A few weeks ago, I was visiting IKEA and came across a hydroponics set they sell, called Växer. I always liked the thought of getting my hands dirt (ha!) with hydroponics, and although I assume there are better kits out there, it just happens that I had all that was necessary right in front of me: lights, nursery, cultivation box, seeds, fertilizer, etc.

I was looking at the pieces on the store, wondering if I should or not spend money on them, when I had an idea. No, it wasn’t planting marijuana, as friends suggested, but instead I’ve decided that it would be cool to automate it. For instance, being smart about when to turn the lights on/off, add more water to the system, and so on. I had some hardware kits (Arduino, BananaPi, sensors, etc) laying around at home, and finally agreed on giving it a go.

To make it more interesting, though, I set some goals for this project:

  • Try to use as many of the hardware kits I had (and finally find use for them);
  • Connect it to the Internet (because, you know, IoT);
  • Try to learn a new language or improve on some least used one;
  • Focus more on the software than on the hardware (the later is not a strong point of mine);

Now that I have a somehow stable version running for the last week, I chose to share the details here. Right away I’ll only give some basic information about the solution and over the following posts I’ll describe it in more details, breaking down into each of the composing parts. I aim to soon put the code in GitHub. Nevertheless, the elements on the system are:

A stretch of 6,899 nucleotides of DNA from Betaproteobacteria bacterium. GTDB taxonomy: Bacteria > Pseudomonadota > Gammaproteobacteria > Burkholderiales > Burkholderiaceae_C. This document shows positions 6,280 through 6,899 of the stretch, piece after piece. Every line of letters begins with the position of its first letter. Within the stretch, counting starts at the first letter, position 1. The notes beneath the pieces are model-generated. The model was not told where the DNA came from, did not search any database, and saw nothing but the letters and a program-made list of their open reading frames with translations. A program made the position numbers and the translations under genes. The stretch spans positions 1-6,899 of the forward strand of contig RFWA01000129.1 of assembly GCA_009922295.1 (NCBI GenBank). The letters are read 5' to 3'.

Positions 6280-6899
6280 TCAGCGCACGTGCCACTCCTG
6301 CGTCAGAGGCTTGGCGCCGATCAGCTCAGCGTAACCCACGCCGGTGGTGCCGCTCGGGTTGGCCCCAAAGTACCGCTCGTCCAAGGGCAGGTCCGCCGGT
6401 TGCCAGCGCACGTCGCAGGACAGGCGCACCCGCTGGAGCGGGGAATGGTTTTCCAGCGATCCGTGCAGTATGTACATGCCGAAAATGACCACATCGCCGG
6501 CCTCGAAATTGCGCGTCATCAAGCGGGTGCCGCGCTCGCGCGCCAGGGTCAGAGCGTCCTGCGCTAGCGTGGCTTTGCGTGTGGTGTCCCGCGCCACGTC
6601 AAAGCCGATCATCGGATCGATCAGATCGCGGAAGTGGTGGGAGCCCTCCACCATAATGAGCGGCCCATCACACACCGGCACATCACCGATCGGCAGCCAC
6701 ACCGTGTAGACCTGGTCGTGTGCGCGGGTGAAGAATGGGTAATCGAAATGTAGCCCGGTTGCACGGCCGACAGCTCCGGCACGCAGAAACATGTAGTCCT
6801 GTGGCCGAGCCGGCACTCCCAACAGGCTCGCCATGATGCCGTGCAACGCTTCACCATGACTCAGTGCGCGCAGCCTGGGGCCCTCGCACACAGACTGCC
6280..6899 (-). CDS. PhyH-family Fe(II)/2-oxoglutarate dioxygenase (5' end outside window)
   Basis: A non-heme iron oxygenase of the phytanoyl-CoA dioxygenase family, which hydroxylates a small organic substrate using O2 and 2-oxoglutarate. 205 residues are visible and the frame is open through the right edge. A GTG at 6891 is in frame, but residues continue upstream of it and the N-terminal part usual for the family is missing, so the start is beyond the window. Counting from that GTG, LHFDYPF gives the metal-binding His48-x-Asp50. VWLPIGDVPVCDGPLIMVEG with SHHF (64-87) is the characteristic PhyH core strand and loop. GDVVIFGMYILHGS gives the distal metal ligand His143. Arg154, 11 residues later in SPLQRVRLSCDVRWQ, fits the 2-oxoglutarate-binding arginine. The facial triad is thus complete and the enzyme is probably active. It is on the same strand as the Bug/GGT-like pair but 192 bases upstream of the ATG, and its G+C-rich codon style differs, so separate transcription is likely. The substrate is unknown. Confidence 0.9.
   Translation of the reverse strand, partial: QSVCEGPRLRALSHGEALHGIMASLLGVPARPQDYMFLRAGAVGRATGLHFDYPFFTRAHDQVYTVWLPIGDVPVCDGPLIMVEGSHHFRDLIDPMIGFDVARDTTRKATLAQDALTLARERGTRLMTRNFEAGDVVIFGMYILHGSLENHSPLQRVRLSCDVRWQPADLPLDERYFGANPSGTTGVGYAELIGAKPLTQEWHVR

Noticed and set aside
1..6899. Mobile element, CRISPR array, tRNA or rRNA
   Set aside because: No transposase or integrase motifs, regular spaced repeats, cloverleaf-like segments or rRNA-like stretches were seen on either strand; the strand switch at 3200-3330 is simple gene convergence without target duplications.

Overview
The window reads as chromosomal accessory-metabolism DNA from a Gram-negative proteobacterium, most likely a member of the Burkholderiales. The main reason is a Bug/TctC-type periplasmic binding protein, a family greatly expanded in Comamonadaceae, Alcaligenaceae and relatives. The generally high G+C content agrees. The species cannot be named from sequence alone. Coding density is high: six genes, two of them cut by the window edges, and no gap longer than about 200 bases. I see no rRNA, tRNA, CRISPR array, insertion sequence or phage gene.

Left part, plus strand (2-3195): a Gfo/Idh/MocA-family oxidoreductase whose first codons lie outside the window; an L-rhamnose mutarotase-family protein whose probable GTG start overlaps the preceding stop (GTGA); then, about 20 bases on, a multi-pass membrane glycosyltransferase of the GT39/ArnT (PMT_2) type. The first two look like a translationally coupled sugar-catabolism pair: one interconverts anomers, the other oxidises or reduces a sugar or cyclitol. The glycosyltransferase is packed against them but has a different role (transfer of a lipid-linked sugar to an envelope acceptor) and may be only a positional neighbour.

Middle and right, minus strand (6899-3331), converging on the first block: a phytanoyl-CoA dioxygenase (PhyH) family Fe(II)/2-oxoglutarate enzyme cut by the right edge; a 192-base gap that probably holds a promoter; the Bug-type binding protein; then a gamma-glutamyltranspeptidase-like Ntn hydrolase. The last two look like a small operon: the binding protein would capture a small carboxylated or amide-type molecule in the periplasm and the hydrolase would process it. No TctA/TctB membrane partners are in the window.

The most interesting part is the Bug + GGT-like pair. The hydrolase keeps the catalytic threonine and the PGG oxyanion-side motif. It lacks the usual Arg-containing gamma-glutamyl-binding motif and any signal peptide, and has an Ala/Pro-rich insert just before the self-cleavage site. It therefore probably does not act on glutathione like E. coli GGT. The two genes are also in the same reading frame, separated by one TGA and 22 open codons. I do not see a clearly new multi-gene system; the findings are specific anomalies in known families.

System diagram

I’ve used an Arduino to plug sensors and actuators. It is just so easy to find libraries for almost any peripheral that in the end it was a no-brainer choice. In theory, I could have implemented the whole thing into it, but I wanted it to have a more powerful platform on top, in favor of flexibility. Why make it simple, when you can complicate, right?! There are just a couple of actuators plugged at the moment:

  • Temperature/Humidity sensor (DHT11)
  • Relay for controlling the lights

The control logic is running on a BananaPi with Debian. It was written in Go after I failed to do it in Rust. I did learn Rust in the process and had a nice time with it, but in the end I was spending too much time fighting the compiler. Nonetheless, this application allows different clients to connect to it through connectors. Right now there are two: HTTP/WebSockets and MQTT. It also communicates with the sensors/actuators (transducers) on the Arduino board through a serial port and a homemade protocol called Simple Serial Slave-Master Protocol (S3MP).


S3MP allows the master, in this case the BananaPi, to send commands to the slaves, while requiring a small number of bytes and maintaining reliability of the transmitted information. Transducers are identified by names (i.e. temperature-sensor), but messages are sent to single byte addresses instead, akin to DNS names and IP addresses. The master can send commands like GET or SET, but also subscribe to sensors and receive notifications on changes. For example a temperature sensor can notify the master whenever the temperature varies, instead of the master needing to poll it.